Transgender swimmer's teammate: 'Secretly, we know it's wrong'

University of Pennsylvania transgender swimmer Lia Thomas
University of Pennsylvania transgender swimmer Lia Thomas

Friction is building on the University of Pennsylvania women’s swim team as transgender member Lia Thomas continues to smash women’s records after competing for three years as a male, according to a female team member.

The Penn female swimmer spoke to the website Outkick on condition of anonymity because she feared for her ability to find employment after graduating.

At a recent meet in Akron, Ohio, Thomas broke the Ivy League 500 freestyle record and set the nation’s best time in the 200 freestyle, which also destroyed pool, meet and Penn program records.

In the 1650 freestyle final, the second-place finisher was 38 seconds behind Thomas.

“Pretty much everyone individually has spoken to our coaches about not liking this. Our coach [Mike Schnur] just really likes winning. He’s like most coaches. I think secretly everyone just knows it’s the wrong thing to do,” the female Penn swimmer said.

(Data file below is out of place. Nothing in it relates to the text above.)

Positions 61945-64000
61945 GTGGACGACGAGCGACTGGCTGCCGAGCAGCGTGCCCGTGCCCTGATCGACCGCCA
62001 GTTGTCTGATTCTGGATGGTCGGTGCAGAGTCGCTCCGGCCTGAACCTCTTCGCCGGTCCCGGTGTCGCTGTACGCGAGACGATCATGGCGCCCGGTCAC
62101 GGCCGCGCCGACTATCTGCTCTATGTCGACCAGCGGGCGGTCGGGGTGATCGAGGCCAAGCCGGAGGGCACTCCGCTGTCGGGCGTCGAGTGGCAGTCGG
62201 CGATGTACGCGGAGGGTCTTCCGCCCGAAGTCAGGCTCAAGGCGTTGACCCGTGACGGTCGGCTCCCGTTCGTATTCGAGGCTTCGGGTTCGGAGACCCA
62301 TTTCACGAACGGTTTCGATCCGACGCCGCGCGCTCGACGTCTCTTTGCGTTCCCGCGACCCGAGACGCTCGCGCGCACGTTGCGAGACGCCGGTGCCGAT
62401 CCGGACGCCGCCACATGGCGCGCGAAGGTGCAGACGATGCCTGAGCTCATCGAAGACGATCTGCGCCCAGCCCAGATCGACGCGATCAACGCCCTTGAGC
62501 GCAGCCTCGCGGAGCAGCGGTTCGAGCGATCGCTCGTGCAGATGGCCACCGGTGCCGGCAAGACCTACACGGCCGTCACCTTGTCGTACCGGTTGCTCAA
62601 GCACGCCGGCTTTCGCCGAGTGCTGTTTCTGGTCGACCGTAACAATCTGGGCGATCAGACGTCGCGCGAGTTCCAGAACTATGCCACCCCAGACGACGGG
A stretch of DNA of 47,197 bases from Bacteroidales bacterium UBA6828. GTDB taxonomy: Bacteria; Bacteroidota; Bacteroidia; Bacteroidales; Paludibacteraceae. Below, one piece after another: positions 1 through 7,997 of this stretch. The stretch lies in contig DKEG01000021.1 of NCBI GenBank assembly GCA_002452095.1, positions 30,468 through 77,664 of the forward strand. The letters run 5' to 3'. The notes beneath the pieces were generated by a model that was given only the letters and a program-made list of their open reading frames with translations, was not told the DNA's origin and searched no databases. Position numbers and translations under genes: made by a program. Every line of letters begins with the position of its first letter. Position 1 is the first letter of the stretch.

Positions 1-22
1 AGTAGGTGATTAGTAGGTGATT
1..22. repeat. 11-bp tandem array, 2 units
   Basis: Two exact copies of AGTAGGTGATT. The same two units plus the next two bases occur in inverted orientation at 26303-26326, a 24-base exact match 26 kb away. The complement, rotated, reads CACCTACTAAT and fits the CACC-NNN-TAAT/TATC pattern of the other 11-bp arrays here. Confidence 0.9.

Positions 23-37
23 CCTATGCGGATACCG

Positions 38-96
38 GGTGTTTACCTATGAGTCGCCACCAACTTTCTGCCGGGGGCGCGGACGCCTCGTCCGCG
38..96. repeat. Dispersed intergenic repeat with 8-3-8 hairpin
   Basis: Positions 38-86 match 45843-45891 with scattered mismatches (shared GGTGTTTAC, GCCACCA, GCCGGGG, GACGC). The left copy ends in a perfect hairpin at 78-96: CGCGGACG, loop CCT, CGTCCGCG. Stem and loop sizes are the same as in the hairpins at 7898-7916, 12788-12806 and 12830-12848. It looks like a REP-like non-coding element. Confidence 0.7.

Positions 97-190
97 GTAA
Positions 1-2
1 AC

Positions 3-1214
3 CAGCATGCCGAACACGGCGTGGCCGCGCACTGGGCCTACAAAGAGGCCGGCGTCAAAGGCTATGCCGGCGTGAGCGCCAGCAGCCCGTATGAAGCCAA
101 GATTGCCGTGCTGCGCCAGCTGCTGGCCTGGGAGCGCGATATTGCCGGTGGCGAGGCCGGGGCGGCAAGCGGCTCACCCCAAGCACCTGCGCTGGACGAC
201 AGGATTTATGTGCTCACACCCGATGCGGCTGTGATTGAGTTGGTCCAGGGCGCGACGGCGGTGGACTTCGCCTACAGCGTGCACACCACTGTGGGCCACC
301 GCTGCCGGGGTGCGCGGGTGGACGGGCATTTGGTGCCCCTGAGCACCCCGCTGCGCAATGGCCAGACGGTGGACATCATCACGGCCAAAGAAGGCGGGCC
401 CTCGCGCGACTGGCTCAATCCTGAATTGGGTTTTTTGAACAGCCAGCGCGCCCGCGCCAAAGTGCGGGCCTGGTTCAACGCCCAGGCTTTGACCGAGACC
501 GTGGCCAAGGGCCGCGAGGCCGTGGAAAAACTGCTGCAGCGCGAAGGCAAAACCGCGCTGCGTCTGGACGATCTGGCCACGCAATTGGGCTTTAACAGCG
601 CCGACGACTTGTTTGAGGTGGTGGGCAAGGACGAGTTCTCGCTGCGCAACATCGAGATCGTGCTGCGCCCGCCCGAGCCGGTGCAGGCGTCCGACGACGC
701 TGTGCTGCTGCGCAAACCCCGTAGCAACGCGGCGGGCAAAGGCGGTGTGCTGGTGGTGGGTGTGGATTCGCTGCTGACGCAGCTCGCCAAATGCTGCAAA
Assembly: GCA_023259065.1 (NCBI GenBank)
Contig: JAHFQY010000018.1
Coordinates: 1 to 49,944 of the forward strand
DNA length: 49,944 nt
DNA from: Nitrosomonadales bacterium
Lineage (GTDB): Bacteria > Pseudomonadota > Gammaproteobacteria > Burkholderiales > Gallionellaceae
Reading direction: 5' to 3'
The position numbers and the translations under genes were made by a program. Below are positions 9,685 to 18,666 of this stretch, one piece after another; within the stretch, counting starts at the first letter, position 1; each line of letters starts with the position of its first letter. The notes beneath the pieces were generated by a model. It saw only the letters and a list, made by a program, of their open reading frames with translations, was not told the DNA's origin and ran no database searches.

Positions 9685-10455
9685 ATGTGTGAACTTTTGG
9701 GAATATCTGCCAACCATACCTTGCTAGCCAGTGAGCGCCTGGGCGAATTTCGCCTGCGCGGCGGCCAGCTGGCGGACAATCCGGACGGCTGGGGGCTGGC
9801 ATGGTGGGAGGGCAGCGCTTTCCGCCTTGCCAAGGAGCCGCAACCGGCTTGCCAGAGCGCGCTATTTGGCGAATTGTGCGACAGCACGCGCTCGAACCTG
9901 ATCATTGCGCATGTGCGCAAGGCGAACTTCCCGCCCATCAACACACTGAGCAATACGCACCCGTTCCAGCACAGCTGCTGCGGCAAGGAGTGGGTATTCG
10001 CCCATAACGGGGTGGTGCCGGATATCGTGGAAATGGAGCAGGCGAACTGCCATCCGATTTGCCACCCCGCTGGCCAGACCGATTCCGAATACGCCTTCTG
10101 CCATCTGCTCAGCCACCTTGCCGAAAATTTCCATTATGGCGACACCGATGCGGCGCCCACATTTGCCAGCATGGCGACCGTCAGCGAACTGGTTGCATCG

“When the whole team is together, we have to be like, ‘Oh my gosh, go Lia, that’s great, you’re amazing.’ It’s very fake,” she added.

NCAA policy requires a male who has “transitioned” to a female to complete one year of testosterone suppression treatment before competing on a women’s team.

Despite the treatment, Thomas is gradually getting closer to matching his best times as a male, which would break records held by Olympic heroes Missy Franklin and Katie Ledecky.

Thomas’ teammate said the future appears bleak for female athletes.

“When I have kids, I kinda hope they’re all boys because if I have any girls that want to play sports in college, good luck. [Their opponents] are all going to be biological men saying that they’re women,” she told OutKick.

“Right now we have one, but what if we had three on the team? There’d be three less girls competing.”

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This article was originally published by the WND News Center.

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